Reprinted with permission from SurfPrep website.
Ultimate Primer on 2 Head Wide Belt Sanders
There seems to be a lot of guess work on how best to utilize 2 head wide belt machines. I hope to clear some of that up for the reader, as well as establish some basic processes that will help them to achieve better results. All belts discussed are paper belts unless noted. Stock removal should be the same on either paper or cloth.
There are three basic types of two head machines; Drum/Drum, Drum/Platen, and Drum/Combi-head. For the purposes of this article we are going to focus on the two most common for smaller cabinet and furniture shops; Drum/Platen and Drum/Combi-head.
Let us start by talking about what the different types of heads are good for.
The drum is great for leveling out a part and inducing a short, deep scratch that also opens up the surface of the wood. Softer drums have a larger contact patch so they leave longer, shallower scratch pattern.
The platen is good for leaving a longer, shallow scratch that is helpful because it is easier to remove. These heads can only remove a few thousandths of an inch of material so they are only for finishing applications. These heads do not do well when you skip a grit. Platen heads also wear, making adjustments necessary to maintain stock removal. Platens like to run paper belts because it limits the amount of wear from the rough backing material on the graphite cloth that covers the felt.
A combination drum/platen head is the best of both worlds. It can remove some material and also leave a very shallow scratch. This type of head has a huge advantage over the normal platen because a vast majority of the work can be done by the drum part of the head. This type of head doesnt mind skipping a grit at all. Because the platen is doing much less of the actual stock removal, the head needs a lot less adjustment and there is much less wear on the graphite over time.
What is your goal with the wide belt sander?
You want to tear open the surface of the wood and level it with the first contact drum. Then you want to remove that scratch pattern with the subsequent belts and hand sanding without closing that surface back up. This is best accomplished by not removing more than the little mountains of scratch pattern from the first head, without going further down into the valleys at the base of that scratch pattern. Removing more than just the scratches will result in lots of heat and pressure, which are the enemies of color consistency and surface quality.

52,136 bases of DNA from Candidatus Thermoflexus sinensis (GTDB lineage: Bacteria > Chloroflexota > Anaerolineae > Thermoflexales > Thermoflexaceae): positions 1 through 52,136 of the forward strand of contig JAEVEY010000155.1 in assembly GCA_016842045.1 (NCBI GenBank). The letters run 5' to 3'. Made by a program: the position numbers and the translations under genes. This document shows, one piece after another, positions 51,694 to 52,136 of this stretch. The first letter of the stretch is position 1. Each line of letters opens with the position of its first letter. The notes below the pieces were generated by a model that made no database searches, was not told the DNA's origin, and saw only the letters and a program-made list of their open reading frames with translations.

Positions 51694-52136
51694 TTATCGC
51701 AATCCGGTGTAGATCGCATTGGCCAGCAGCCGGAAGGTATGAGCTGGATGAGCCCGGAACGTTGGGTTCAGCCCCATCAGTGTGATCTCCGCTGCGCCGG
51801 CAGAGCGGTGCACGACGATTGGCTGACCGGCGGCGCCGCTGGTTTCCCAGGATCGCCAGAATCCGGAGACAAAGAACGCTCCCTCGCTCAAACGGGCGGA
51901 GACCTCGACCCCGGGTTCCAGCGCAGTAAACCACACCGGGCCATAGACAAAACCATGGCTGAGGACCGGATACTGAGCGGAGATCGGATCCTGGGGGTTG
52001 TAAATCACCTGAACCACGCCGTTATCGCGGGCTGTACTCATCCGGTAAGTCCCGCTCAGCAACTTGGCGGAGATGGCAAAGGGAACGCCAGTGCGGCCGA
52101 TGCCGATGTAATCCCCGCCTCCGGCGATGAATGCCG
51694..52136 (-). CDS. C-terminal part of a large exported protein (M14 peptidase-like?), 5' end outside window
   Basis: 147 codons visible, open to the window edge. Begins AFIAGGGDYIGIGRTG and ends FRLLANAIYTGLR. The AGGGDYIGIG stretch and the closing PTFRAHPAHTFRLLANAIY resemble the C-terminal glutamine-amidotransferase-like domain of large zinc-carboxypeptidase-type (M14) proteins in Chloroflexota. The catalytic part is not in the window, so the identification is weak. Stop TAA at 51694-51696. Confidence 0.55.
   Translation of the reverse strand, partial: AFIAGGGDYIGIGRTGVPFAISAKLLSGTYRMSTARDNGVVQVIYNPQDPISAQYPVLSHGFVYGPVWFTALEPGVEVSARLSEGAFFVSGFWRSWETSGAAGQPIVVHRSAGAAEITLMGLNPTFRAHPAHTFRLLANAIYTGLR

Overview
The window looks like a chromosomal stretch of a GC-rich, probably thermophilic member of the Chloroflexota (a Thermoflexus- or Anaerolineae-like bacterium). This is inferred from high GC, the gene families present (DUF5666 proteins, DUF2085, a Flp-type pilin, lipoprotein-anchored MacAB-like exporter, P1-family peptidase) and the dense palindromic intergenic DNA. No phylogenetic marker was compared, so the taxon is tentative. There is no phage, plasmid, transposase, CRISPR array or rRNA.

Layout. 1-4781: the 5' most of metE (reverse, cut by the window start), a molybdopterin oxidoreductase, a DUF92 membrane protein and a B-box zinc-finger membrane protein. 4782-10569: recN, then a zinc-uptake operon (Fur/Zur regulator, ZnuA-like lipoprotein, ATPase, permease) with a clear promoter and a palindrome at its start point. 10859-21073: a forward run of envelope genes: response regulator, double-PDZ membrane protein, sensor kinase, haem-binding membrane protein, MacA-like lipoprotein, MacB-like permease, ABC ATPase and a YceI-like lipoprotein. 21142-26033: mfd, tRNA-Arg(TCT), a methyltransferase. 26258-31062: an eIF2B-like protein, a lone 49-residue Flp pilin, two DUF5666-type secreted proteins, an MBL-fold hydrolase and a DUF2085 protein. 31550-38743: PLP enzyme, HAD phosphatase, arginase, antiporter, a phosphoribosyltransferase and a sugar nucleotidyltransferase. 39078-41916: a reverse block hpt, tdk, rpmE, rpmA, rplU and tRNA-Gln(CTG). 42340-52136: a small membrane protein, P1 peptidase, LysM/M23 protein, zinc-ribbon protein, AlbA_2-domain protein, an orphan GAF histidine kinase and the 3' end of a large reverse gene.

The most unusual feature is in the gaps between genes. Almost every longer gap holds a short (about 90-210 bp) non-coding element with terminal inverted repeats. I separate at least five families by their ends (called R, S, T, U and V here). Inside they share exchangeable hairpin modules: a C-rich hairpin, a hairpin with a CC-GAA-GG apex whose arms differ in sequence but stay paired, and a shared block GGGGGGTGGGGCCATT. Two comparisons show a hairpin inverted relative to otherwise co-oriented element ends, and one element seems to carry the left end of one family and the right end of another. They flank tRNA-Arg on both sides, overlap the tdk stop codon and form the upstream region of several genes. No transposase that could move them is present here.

There are maximum amounts of material a belt can remove.
If you desire to just remove the scratch pattern then there are minimums you must remove to get rid of a particular scratch. It is best not to go over these numbers.
If you sand with an 80 grit, you want the next belt to remove about .008 to get rid of the scratch. A 100 grit belt can remove up to .017 max, but if it follows an 80 grit belt it only needs to remove .008.
The following suggested sequences are all two passes per side. I am doing it this way because I rarely find situations where the machine has the stock removal capability to remove all the necessary material and not over tax the belts. Occasionally very light amounts of material are removed and then its fine to do one pass.
This is where it is very important not to lie to yourself. If you are taking .015 off the average thickness of the stiles and rails, but your mismatch is .010, then you are removing .025 at some points on the surface. The overall stock removal is one of the most important factors in protecting your belts and machine. Heat and pressure is the result of sanding off too much material.
There are thousands of older drum/platen two head machines floating around in the industry. These machines are the most limited of the two designs discussed in this article. The platen cannot remove a lot of material. Skipping a grit between the drum and platen is not sustainable because of the pressure on the platen and normal wear that is accelerated by excessive pressure. If you want to end at 180, then the drum should run a 150 grit. This combination can only remove about .008 maximum, so a pass with coarser belts is almost always a must.
It is possible to skip a grit going into a platen. The accelerated wear from extra pressure means more adjustments to the platen height. The extra pressure means more polishing and heat.
This is where things get tricky. There are several factors at play.
If a drum/platen machine is set up right, it is set for the finishing grit sequence. This means the platen will be removing only a couple thousandths of an inch. If the finishing grit sequence is 150/180, the platen is set to take off exactly .002.